Additionally, the Halo+ enjoys a more sophisticated video processing scheme. The X-VUE 2.0 Image Engine is said to improve the image by performing dynamic color and clarity adjustments, along with reducing video noise. Like the Halo, the Halo+ is compatible with 4K signals and with HDR10 and HLG high dynamic range content. It's also compatible with 1080p 3D if you add DLP-Link glasses.
Frame interpolation was added to the Halo+ in the form of XGIMI's MEMC feature. Like similar settings found on many home theater projectors and TVs, it improves clarity for fast moving objects for sports or action movies. Gamers who like to play on the big screen will also appreciate a new Game Mode Boost features that reduces input lag to a rated 26.5 ms, which is more than respectable for all but high-stakes gaming.
Under the surface, the Halo+ uses the Android TV 10 operating software and web streaming platform that provides access to over 5,000 Android streaming apps, including BBC, CNN, Kanopy, MLB.TV, and YouTube. It did a good job showing everything from watching Apple TV+'s "Prehistoric Planet" to Amazon Prime Video's "Barry." For the security minded, the Halo+ can use the Nord VPN virtual private network (VPN) to hide your identity or stream material from foreign countries. On the downside, like most Android-based projectors tested by ProjectorCentral, it's not authorized for Netflix. A plus is that Google Assistant is also integrated and accessible from the remote's microphone to search for content or ask about the weather.
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A good upgrade from Halo to Halo+ is the move from Wi-Fi 4 to Wi-Fi 5. It allows faster transfers and is more secure but is still a step behind the latest Wi-Fi 6 or 6E formats. I was able to use the projector's Chromecast built-in feature to move video from a notebook, tablet or phone to the projector without a cable in sight.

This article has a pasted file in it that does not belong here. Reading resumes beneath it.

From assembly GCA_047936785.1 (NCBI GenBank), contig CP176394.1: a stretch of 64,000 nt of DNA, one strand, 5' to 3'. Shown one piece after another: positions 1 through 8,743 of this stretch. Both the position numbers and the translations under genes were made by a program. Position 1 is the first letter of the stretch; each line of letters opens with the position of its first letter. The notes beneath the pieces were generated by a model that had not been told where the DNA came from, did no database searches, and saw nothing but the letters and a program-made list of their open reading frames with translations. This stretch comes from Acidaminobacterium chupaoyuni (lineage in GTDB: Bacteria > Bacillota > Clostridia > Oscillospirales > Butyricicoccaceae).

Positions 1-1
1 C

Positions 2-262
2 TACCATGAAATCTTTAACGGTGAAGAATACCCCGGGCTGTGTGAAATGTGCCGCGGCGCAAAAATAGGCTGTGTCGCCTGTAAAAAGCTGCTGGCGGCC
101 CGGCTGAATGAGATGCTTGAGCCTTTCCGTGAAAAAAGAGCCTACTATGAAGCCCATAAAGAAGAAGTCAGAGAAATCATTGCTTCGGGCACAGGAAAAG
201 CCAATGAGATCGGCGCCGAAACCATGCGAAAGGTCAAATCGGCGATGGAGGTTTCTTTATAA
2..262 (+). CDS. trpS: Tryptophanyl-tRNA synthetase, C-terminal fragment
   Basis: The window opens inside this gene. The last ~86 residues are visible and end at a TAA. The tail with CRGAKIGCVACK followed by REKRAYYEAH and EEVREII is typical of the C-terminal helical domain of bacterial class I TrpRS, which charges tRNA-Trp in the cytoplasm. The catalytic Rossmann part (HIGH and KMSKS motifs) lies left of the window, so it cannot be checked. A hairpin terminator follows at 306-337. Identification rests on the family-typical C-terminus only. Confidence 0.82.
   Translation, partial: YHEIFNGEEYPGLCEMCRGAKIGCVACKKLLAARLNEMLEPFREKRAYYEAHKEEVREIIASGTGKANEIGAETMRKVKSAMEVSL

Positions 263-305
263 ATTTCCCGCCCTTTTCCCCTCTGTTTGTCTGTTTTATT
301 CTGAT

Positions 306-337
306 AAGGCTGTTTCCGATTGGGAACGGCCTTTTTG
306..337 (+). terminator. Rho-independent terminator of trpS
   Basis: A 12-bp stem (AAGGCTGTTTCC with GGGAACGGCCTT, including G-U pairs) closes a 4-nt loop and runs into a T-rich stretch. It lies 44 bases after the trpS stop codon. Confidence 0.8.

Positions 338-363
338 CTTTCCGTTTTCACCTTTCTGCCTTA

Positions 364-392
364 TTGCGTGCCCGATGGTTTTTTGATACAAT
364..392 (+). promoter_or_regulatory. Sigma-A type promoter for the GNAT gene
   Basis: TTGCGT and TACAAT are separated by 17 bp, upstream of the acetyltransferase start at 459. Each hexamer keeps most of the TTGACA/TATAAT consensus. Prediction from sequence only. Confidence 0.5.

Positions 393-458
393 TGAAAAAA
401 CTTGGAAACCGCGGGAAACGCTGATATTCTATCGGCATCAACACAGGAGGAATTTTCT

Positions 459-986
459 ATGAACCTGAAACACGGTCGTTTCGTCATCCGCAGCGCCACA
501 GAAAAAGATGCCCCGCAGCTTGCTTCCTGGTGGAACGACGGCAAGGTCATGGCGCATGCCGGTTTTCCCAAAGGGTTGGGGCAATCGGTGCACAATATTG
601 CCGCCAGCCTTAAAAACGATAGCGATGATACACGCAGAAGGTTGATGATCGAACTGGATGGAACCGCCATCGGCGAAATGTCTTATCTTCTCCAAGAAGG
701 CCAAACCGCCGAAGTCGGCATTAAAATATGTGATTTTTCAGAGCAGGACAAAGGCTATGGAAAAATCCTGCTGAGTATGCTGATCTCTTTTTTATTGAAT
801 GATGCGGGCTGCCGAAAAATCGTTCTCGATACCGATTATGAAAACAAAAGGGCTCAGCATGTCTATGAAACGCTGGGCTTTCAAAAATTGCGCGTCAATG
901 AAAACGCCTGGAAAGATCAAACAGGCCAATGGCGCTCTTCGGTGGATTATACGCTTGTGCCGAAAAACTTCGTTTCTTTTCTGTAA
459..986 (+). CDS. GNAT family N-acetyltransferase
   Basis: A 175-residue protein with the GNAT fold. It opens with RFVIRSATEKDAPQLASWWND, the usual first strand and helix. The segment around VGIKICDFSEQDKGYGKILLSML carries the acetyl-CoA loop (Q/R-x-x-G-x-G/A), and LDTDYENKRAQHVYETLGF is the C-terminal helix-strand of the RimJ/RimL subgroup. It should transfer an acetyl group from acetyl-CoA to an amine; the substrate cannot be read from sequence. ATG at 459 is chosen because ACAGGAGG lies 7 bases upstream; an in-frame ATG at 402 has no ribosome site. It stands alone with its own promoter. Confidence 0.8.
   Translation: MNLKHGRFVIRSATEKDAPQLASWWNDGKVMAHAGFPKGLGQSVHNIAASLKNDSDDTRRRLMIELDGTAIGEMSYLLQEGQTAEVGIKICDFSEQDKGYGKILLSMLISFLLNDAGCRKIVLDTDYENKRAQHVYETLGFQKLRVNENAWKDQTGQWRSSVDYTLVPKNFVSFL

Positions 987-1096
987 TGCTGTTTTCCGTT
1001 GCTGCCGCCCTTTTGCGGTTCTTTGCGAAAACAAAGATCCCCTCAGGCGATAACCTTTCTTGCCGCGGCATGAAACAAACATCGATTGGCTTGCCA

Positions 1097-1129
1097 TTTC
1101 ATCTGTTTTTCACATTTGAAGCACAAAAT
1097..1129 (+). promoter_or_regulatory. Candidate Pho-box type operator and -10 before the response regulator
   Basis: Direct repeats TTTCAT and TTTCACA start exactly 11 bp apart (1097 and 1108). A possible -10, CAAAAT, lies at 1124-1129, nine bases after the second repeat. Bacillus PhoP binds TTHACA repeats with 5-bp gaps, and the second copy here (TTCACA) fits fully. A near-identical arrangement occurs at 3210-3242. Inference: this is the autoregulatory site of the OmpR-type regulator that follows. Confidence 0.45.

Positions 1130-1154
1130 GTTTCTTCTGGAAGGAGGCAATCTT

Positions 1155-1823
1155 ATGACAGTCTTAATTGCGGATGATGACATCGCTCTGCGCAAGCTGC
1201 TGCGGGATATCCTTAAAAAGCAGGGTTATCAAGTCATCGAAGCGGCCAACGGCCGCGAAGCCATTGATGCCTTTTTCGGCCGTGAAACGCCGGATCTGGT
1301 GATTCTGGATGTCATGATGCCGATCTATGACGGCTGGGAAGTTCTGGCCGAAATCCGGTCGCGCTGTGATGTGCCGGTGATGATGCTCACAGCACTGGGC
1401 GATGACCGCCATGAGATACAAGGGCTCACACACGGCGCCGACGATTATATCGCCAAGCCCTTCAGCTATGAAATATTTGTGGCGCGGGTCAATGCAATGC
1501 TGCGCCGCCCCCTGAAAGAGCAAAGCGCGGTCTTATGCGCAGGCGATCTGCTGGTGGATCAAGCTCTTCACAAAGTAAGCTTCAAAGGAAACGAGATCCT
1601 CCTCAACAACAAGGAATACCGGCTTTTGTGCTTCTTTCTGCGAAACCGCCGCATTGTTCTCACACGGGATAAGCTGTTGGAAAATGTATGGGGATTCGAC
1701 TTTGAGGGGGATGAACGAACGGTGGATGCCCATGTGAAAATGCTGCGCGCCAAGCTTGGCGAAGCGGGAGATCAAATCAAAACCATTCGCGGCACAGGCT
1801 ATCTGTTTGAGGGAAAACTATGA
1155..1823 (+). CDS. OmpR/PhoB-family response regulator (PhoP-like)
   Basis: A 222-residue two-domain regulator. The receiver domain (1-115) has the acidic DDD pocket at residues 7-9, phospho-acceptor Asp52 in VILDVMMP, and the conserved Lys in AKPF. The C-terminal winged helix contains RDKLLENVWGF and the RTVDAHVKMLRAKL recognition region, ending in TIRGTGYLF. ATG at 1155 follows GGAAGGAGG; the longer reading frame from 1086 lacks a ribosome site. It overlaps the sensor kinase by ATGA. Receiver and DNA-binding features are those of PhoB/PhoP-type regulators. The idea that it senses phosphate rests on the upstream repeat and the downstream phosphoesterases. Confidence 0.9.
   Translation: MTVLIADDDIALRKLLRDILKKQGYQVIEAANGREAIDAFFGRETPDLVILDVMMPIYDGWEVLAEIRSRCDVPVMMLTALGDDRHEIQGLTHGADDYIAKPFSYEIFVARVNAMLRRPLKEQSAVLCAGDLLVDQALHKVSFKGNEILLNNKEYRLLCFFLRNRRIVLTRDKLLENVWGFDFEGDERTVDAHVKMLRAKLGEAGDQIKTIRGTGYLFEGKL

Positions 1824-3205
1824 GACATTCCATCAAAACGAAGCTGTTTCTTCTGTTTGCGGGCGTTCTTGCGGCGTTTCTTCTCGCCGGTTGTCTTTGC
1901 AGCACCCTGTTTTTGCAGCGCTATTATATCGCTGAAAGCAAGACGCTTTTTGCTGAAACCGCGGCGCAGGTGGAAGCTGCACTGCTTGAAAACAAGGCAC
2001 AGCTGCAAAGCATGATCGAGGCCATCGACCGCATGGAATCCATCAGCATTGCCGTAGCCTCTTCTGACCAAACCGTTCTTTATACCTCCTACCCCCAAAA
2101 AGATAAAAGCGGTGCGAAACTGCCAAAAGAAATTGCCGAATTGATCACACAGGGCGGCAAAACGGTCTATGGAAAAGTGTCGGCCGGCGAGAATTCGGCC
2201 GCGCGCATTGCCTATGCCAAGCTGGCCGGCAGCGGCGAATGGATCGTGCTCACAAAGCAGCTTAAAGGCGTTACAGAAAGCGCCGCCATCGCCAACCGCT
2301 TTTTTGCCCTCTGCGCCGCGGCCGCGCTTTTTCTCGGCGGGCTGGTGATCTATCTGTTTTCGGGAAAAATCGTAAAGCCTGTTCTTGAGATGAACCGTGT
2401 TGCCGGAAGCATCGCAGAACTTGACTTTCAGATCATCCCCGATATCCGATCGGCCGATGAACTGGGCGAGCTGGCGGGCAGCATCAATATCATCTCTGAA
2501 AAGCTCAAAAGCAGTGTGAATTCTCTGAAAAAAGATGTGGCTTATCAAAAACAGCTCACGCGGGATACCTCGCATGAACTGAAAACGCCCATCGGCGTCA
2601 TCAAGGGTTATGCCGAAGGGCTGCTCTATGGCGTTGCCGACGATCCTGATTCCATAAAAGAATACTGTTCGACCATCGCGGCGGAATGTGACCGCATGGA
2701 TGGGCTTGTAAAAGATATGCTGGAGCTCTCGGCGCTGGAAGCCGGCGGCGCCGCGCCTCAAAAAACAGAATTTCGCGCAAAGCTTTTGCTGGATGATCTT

One of the Halo+'s missings remains its lack of a preloaded Web browser. This can easily be remedied by installing the Puffin TV browser from the Play Store, which worked well at showing both popular and several obscure Web sites; it costs $1 a month or $10 a year.
Like with the Halo, the Halo+'s available ports along the back are just enough. In addition to an HDMI connection, the Halo+ has a USB Type A port for a flash drive or for powering an add-on streaming device; it lacks an SD card slot.
As with the Halo, the Halo+ has surprisngly capable pair of 5-watt speakers that have been tuned by Harman-Kardon. Along with Dolby Digital and DTS audio processing, the Halo+ adds DTS Studio Sound technology for enhanced sound quality. You can use the on-board speakers for playing music from your personal device via Bluetooth 5, and there's also a 3.5mm analog audio output jack for sending sound to headphones or a powered speaker.
Because of its size, the Halo+ was easy to unpack and set up. As mentioned, at 3.5-pounds, it's heavier than other tiny projectors but is still a snap to carry from room to room or building to building. It comes with a travel nylon bag and has a total weight of 4 pounds with its AC adapter. Rather than a lens cap, it has a protective window.
Because it sits vertically, the Halo+ has a big advantage over horizontally oriented projectors such as XGIMI's own Elfin. In many cases, the Halo+ can be used on a coffee table or shelf without having to tilt it up. When it does need to be inclined, the Halo+'s front foot angles the projector up by as much as 10 degrees. It also has the flexibility of a single threaded attachment point underneath for use with a ceiling mount, tripod or stand. A good choice is the company's X-Desktop Stand Pro, but at $100, it's a reach.
There's no zoom or lens shift, which is typical of portable projectors like this; to adjust image size you simply move the projector closer to or further from the screen. To give you some idea, it'll throw an 60-inch image from 5.2 feet and a 100-inch image from 8.7 feet. You can check the ProjectorCentral XGIMI Halo+ throw calculator to see how far away you'll need to set the projector for your desired image size.